Image result for probate in montanaWhat do people gain from all the toil at which they toil under the sun? A generation goes, and a generation comes, but the earth remains forever.  Almost a year and a half after my father passed away the Morck family “estate” is finally coming to a close. A year and a half of emotion-filled frustration and emptiness that no one other than the people living it understand. Certainly, the attorneys and staff who saw my parents’ assets and the distribution thereof as anything more than a pile of papers that kept getting piled upon by more pressing and lucrative matters did not understand. Surely, the sting of death is gone by now they must have assumed. Surely, it was strictly a matter of business for my brother, the executor of the estate, to call time and again for “any news” on the process, and not something that reminds one of a life lived that is no longer with us – taken away in a manner of death that had no respect for the caliber of life lived.

This is the road we have traveled since saying goodbye to our parents beginning with our Mom 2.5 years ago and our Dad an impossible 18 months ago. A road of lessons learned we don’t intend to ever need again – other than to pass on our death wisdom to others.

“All things are wearisome; more than one can express; the eye is not satisfied with seeing, or the ear filled with hearing. What has been is what will be, and what has been done is what will be done; there is nothing new under the sun. Is there a thing of which it is said, “See, this is new”? It has already been, in the ages before us. The people of long ago are not remembered, nor will there be any remembrance of people yet to come by those who come after them.”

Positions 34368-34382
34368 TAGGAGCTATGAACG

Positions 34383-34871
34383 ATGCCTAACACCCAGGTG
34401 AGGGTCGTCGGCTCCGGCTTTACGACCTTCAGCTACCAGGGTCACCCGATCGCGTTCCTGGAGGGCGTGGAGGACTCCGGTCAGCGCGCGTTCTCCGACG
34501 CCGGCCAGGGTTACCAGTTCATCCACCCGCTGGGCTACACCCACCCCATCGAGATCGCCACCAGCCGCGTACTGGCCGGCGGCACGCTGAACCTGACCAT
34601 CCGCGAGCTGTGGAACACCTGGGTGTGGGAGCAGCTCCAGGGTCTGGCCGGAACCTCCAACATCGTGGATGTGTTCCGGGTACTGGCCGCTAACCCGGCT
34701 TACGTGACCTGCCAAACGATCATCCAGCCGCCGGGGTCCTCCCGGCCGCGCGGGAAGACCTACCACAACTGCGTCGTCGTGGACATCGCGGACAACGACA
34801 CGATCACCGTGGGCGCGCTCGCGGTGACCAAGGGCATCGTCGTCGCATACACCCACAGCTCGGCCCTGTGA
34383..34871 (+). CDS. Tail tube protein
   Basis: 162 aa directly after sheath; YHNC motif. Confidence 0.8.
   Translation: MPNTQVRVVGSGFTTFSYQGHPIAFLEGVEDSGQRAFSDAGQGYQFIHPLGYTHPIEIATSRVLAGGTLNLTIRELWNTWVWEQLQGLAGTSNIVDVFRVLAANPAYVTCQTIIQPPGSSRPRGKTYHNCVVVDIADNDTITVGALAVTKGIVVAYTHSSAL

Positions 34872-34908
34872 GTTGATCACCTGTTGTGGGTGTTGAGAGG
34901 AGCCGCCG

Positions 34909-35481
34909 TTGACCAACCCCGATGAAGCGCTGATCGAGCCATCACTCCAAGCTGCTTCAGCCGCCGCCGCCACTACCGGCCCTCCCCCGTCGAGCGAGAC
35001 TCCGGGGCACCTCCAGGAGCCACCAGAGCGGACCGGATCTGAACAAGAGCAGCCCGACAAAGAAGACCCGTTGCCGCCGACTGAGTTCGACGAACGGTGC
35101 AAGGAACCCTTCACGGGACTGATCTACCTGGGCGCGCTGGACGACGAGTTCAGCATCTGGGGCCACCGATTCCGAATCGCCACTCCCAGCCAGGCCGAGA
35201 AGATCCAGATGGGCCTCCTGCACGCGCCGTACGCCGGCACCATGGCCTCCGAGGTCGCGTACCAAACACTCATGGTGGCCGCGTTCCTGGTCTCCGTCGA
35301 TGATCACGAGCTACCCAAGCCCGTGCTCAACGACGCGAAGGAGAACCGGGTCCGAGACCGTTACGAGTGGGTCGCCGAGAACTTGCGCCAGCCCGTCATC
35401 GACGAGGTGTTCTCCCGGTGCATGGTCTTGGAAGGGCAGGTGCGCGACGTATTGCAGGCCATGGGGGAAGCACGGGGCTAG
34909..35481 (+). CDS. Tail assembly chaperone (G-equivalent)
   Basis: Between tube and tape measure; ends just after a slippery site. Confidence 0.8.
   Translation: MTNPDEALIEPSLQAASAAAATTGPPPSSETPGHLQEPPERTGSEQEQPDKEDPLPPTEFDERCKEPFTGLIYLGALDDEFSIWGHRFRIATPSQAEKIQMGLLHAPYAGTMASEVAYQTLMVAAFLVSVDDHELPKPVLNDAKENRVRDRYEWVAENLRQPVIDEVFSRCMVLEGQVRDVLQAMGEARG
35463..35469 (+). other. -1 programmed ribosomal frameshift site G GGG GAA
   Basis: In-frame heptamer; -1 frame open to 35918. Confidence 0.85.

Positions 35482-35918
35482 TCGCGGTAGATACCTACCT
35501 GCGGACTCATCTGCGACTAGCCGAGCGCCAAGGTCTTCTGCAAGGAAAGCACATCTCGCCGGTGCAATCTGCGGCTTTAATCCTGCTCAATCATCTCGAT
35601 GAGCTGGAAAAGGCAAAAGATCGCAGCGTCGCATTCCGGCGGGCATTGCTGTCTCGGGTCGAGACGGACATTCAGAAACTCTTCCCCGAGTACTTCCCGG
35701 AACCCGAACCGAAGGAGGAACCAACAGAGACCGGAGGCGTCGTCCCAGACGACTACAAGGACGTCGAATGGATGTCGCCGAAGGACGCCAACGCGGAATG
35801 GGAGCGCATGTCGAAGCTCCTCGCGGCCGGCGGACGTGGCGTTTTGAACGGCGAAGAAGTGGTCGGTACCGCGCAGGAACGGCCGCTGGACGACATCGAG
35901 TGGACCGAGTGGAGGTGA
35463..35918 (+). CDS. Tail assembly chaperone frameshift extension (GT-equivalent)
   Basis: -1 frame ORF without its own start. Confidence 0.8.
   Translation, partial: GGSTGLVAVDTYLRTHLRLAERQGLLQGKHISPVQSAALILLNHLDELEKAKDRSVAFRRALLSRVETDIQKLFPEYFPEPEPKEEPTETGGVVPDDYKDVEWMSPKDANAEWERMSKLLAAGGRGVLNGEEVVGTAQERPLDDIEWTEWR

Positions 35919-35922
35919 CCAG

I have shared a considerable amount of our journey through the end of my parents’ lives with you. It is quite the topic for contemplation – the value of things and what makes up this big thing we call life.  I shared with you as my brother and I sorted through all the things collected by our parents over a combined lifespan of 167 years (not including the things collected by their two children) and how flabbergasted we were at the  sheer number of things collected and types of things held on to during their nearly 60 years of marriage.

I shared with you my family home decluttering tales, the sentimental moments of nostalgia that flooded the basement with tears, the moments of shock that sent me careening through a lifetime of forgotten memories at seeing the invaluable contents of our life as a family displayed and bargain priced for the estate sale. So much emotion devoted to things and the memories made with them.